One of the first AA candidates I vetted through in May 2015 was Rick Kolberg, who has since become one of our team members. Something I was able to do with him unlike others was meet face to face to discuss business before advancing him into our programs. Rick was at Walter Reed recovering from injuries after a 50ft fall, and was barely shuffling to walk. Five months later he and I were enjoying dinner in Arlington with another OCA, when during normal conversation Rick would drop that our meet saved his life… it took overnight and through part of work the following day for that to sink in for me. HOW do you respond to that, when you felt you were just doing a duty for the organization? In fact, I STILL don’t know how to respond every time he brings it up in his own write-ups and testimonies for OEW. I guess you just push on for the next, and continue doing what you do. Through our support for each other, Rick also became another one of my closest brothers. He showed me that the impact we make may not show immediately, but will come back full circle when we least expect it.
As the DC/Mid-Atlantic region Outreach Coordinator, I seek community opportunities to spread the mission of OEW. Opportunities include info booths at vendor fairs or athletic events, while others are fundraising socials at restaurants or fundraising collaborations with local businesses. Some of my favorite outreach efforts include an early morning PT session with the sailors at NSA Annapolis where Ed Salau and Adam Keys handcycled a run portion, a speaking opportunity at Northern High School where Ballard Hall gave the football team a different kind of pep talk before leading the team onto the field to a home game victory, and a unique chance for our OCAs to escort fashion models on stage at the National Capital Area Cake Show working with Food Network star Norman Davis. In February 2016, with Eric Hunter’s help, we were able to meet Andrew Maitner and his wife Nicole, supporting Andrew through a series of support videos in his final weeks before he would pass from a rare bone cancer. When you are persistent and committed, your network sees that and will actually pass opportunities to you. Outreach truly is limited only by the imagination and commitment of the individuals.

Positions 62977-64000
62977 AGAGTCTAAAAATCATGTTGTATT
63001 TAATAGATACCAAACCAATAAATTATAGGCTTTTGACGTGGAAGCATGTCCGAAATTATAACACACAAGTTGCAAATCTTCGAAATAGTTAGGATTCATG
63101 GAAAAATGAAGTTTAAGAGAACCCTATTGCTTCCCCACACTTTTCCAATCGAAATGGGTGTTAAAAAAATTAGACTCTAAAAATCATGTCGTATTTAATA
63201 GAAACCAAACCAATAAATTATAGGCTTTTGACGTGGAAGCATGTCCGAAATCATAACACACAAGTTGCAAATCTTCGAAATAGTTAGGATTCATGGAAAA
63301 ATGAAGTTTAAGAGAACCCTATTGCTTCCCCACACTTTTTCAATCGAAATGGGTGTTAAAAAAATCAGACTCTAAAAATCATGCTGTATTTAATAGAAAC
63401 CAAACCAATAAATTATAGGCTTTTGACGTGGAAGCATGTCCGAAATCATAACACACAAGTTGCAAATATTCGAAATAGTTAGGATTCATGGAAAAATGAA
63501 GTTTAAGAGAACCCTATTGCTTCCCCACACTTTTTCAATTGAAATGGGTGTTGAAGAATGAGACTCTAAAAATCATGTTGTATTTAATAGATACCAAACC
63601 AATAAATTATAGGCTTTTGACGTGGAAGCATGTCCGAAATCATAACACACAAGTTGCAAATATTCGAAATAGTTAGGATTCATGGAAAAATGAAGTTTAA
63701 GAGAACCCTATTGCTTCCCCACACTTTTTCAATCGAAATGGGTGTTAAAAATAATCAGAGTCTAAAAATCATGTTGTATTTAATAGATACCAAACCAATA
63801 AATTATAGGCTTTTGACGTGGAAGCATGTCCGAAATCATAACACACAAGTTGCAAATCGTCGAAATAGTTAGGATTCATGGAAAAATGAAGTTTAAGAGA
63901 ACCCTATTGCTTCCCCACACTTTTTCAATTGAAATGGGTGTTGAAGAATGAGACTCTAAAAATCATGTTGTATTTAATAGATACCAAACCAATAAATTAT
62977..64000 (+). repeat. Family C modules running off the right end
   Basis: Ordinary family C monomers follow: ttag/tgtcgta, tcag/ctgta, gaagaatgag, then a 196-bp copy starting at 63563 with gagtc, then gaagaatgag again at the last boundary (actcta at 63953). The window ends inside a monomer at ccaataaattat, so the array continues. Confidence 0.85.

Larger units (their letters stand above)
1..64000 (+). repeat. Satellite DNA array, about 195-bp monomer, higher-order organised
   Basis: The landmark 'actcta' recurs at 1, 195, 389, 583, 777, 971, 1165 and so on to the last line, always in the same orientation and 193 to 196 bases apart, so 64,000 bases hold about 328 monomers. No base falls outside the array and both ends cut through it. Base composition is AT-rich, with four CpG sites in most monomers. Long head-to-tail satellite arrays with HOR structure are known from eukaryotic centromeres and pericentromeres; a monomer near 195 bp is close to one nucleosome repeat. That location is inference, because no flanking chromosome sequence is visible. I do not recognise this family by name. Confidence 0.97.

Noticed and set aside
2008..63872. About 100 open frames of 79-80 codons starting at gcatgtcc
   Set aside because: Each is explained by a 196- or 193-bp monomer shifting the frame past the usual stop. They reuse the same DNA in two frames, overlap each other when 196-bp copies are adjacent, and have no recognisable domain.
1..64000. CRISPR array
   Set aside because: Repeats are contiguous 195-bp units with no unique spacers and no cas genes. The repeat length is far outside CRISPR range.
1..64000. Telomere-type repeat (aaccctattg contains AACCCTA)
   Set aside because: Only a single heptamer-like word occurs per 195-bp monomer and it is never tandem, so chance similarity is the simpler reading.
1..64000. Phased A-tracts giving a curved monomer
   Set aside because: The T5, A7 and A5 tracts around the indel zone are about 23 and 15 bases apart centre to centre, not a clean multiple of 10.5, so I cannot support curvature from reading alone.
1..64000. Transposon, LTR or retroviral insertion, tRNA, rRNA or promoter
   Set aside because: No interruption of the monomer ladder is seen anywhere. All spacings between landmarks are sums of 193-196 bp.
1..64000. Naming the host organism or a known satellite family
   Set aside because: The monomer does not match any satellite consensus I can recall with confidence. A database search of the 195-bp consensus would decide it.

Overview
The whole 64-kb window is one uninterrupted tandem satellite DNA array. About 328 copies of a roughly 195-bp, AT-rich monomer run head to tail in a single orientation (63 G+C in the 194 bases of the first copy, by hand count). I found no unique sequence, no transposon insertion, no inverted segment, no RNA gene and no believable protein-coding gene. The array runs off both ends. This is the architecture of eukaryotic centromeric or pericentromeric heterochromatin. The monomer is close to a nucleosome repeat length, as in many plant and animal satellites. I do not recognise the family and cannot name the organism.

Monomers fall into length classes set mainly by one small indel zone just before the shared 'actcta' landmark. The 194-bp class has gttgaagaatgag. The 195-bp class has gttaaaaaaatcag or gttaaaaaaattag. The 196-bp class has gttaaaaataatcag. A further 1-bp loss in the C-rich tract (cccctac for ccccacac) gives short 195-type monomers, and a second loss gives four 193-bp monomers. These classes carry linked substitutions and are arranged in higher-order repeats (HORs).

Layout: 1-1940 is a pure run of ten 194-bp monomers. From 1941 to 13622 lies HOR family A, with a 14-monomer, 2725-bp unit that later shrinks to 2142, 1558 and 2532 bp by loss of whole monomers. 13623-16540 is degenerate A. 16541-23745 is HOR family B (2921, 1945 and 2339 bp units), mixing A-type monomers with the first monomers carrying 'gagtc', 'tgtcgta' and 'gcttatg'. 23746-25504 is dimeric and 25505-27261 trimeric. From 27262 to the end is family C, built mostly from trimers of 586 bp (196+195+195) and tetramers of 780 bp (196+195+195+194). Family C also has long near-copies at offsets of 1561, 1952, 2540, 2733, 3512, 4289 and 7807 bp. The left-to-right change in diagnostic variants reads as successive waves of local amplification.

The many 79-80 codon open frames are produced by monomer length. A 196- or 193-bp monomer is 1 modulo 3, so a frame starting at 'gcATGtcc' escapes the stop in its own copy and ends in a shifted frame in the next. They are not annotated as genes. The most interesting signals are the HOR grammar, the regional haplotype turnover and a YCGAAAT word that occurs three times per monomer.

I guarantee that if your contributions to the organization are consistent and beyond doing races, OEW will have a place for you. Lastly, I will leave everyone with this… Before any of our wounded veteran honorees are “Adaptive Athletes”, they are a father, son, mother, daughter, brother, sister, spouse, friend, best friend, and more. The second we forget that is the minute our organization, and many others, start to fall.